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This brief summarizes three recently completed federal evaluations that address the following research question: How does offering employment and other supportive services to disadvantaged noncustodial parents affect their employment and earnings, parenting, and child support payments?

This brief provides a graphical overview of some of the TANF policy differences across states. It includes information about initial eligibility, benefit amounts, work and activity requirements, and ongoing eligibility and time limits.

The Welfare Rules Database tracks state TANF policies over time, from 1996 to the present. The database includes hundreds of variables related to initial eligibility, benefit amounts, work and activity requirements, and ongoing eligibility and time limits. This report describes the ways in which policies vary within the context of the federal program requirements, and includes dozens of detailed tables showing each state’s policy choices.

Social service organizations and policy makers increasingly recognize that they can accomplish more and improve outcomes for those they serve when they work together with other organizations. They forge new partnerships, develop new relationships, and often implement changes to practice as a result of collaboration and coordination efforts.

Collaboration and coordination efforts occur along a continuum, from early planning stages towards more fully developed or mature levels of partnership...

The Office of Planning, Research, and Evaluation (OPRE), within the Administration for Children and Families (ACF), U.S. Department of Health and Human Services, has a long history of supporting rigorous research and evaluation on the broad range of human services programs that fall under ACF’s auspices. Many of ACF’s programs have components aimed at supporting employment among low-income populations, and, consequently, OPRE regularly supports...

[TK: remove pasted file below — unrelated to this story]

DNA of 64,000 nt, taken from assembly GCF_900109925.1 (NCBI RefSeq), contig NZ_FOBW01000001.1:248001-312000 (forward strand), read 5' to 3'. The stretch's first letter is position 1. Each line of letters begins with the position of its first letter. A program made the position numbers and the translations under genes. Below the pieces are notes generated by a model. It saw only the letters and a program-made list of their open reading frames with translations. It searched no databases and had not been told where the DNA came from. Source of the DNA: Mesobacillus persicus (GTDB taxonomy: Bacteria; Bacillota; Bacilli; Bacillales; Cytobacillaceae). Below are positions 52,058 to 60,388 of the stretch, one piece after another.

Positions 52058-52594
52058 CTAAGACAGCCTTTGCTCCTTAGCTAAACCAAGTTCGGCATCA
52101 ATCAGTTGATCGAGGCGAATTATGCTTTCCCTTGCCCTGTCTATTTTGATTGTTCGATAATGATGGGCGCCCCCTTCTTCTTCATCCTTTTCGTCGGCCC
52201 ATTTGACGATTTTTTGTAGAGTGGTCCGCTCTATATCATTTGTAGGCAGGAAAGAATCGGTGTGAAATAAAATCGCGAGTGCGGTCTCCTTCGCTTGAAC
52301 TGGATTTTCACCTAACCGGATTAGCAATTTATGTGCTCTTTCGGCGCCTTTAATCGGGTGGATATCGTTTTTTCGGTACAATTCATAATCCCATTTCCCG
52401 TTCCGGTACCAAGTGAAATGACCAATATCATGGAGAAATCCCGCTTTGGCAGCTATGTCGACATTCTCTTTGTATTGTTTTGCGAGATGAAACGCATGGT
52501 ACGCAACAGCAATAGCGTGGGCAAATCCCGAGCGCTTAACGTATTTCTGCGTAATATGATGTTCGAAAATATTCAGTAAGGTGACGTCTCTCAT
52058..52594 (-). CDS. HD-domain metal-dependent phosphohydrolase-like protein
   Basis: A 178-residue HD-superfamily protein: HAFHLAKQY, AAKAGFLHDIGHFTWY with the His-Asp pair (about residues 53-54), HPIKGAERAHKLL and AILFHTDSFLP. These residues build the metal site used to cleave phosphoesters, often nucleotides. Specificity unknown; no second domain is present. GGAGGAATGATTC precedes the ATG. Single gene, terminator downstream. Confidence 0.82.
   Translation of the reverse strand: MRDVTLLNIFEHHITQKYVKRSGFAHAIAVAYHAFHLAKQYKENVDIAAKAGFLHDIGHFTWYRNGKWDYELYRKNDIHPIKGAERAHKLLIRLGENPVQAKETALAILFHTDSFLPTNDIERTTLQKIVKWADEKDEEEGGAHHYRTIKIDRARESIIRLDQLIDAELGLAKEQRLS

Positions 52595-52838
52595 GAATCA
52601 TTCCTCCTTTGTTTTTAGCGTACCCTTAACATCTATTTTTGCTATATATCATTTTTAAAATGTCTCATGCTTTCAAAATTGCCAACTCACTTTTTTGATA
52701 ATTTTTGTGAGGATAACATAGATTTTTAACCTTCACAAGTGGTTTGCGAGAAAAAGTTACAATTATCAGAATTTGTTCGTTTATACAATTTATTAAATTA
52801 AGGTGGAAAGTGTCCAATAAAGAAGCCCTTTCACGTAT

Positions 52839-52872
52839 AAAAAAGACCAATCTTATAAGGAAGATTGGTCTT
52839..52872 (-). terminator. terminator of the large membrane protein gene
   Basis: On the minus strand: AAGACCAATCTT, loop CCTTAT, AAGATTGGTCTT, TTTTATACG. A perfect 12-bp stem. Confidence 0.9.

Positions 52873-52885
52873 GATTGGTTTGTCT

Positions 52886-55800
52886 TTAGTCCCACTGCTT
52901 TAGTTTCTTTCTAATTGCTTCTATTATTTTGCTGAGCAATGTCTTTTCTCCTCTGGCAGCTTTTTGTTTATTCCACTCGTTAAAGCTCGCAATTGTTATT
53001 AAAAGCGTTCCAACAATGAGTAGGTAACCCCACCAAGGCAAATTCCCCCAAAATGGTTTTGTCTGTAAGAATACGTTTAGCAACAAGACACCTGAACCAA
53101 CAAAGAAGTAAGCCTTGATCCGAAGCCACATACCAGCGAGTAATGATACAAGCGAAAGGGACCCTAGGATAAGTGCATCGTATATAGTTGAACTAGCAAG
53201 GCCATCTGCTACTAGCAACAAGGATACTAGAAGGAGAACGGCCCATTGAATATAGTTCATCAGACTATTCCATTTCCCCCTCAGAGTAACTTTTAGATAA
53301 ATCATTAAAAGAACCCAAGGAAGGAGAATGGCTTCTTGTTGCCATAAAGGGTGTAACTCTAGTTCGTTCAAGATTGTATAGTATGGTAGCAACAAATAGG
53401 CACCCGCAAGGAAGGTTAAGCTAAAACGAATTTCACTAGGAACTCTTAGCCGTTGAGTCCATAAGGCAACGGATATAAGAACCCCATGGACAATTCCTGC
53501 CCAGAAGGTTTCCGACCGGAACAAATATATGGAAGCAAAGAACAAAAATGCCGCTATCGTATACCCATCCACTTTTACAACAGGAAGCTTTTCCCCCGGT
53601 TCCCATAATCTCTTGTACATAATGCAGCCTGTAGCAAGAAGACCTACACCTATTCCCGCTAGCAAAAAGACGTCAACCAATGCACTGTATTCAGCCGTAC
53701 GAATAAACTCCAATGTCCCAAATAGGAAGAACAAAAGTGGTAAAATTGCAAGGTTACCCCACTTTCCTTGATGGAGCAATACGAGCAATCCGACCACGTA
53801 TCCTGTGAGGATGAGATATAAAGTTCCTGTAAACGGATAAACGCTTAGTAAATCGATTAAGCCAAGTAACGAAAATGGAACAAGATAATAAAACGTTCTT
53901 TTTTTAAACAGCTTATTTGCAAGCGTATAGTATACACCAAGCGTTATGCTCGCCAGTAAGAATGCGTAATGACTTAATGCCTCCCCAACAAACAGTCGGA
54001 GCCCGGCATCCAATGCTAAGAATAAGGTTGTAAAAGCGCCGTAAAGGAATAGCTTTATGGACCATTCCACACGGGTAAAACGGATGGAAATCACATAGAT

The Family Self-Sufficiency and Stability Research Scholars Network (the FSSRN) supports independent researchers working to enhance and improve family self-sufficiency research at the state and local levels. The FSSRN promotes productive partnerships between social science scholars (the grantee’s Principal Investigators, or PIs) and state or local human services agencies...

Individual Placement and Support (IPS) is a model for helping people who have serious mental illness find employment. There is a good deal of evidence showing the model’s success, but less is known about the model’s effectiveness with those who have other types of disabilities and health conditions, such as physical disabilities or less severe types of mental illness...

The Breaking Barriers program, based in San Diego, California, provided employment services to lower-income individuals with disabilities. 

MDRC carried out a random assignment impact evaluation of the program, funded by the U.S. Department of Labor, in order to assess the effectiveness of the program at improving employment outcomes for program participants. Findings from that evaluation Visit disclaimer page were released in September 2019...

Several ACF programs interact with justice-involved parents and youth in an effort to promote economic self-sufficiency and social well-being for the individuals and their families. Across ACF, we are implementing rigorous research and evaluation projects to better understand how to serve this population.

Employment and wages have been rising over the last several years of the recovery from the Great Recession that ended in 2009. But the recent wage increases are not enough to offset decades of stagnating or even falling wages for many groups of low-wage U.S. workers. A central policy question is how to ensure that economic growth is shared more widely and that people who work are not poor. The Earned Income Tax Credit (EITC) is one option...